Every year, it seems, Christmas becomes more commercialized. In NYC this year, we started seeing Christmas decorations in stores in October. In October. Christmas is starting to lap Halloween.
I was thinking about this when I read that the Catholic Church in Italy is working to repeal that country’s new Sunday shopping law. Earlier this year, in an effort to stimulate the Italian economy, the Monti government enacted a law allowing shops across the country to open on Sundays. The new law is opposed by a coalition including the Vatican, small shop owners, and some secularists who argue that a nationwide day of rest is in everyone’s interest. The Italian campaign is part of a larger movement called the European Sunday Alliance, a network of “trade unions, civil society organizations and religious communities committed to raise awareness of the unique value of synchronized free time for our European societies.”
The Sunday Alliance is not at heart religious . Sure, some Christians argue that Sunday shopping violates the Sabbath, but mostly the movement has secular goals, such as working less, putting a brake on commercialism, and spending time with family and friends. To be sure, small shop owners have an economic interest in ending Sunday shopping, since the practice disproportionately favors big-box retailers. But it’s not like the big-box retailers who favor Sunday shopping are being altruistic. They’re only advancing their economic interests.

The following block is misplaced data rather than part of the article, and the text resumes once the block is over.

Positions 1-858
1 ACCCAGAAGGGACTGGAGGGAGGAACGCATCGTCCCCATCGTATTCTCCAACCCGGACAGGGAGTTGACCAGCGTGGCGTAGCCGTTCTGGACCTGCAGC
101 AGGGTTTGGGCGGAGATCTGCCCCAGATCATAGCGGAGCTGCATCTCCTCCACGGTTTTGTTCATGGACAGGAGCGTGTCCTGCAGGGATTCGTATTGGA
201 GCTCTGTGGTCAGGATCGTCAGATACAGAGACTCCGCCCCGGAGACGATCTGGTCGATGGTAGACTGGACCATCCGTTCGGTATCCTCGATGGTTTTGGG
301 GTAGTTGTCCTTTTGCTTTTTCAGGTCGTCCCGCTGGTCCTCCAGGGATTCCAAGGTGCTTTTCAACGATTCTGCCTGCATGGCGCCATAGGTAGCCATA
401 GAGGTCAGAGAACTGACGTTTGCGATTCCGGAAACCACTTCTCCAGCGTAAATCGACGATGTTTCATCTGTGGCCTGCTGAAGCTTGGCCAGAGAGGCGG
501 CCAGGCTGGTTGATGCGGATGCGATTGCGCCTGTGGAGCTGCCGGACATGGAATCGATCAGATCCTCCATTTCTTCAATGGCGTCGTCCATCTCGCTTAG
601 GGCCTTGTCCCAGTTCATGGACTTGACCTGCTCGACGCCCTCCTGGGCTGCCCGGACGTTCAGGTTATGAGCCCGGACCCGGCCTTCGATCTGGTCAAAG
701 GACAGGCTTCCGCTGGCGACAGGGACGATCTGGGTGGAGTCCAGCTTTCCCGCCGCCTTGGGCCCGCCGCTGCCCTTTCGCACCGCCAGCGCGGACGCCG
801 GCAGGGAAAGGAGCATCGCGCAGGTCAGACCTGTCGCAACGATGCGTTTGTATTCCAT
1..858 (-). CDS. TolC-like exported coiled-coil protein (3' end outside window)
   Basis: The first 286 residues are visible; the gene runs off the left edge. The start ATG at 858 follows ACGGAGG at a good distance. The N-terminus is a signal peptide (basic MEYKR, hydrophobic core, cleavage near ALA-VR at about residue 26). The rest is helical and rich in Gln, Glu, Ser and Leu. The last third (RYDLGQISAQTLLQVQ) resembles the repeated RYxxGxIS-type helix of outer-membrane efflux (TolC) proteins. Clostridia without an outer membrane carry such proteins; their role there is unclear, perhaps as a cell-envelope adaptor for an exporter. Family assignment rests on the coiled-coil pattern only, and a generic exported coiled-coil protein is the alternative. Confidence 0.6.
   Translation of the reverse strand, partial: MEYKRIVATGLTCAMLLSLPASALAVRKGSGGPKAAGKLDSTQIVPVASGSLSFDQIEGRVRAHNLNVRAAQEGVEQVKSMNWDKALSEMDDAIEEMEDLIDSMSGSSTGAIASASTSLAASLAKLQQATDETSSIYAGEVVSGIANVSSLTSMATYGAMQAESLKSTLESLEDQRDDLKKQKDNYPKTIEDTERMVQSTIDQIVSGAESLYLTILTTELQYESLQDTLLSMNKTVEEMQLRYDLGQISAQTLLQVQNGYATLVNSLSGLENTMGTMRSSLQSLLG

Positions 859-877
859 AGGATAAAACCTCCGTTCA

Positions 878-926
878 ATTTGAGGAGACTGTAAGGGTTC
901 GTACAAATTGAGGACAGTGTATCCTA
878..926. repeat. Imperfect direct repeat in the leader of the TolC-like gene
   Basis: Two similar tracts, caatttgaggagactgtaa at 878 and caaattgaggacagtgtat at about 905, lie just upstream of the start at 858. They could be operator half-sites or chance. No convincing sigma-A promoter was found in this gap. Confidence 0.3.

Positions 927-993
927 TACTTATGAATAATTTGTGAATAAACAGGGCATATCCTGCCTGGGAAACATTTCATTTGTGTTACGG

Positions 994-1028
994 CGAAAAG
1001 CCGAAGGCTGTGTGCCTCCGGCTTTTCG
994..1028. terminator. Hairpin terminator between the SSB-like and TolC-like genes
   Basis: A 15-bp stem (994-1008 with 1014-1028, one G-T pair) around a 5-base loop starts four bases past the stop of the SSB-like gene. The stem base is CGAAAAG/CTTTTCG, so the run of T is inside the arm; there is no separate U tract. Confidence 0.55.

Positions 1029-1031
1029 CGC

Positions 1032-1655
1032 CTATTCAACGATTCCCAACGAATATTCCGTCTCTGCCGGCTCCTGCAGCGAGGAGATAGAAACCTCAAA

The arguments for allowing Sunday shopping are pretty straightforward. Increased commercial activity means more wealth and greater tax revenues. More people will be able to find employment. And there is the matter of consumer choice. If Continue reading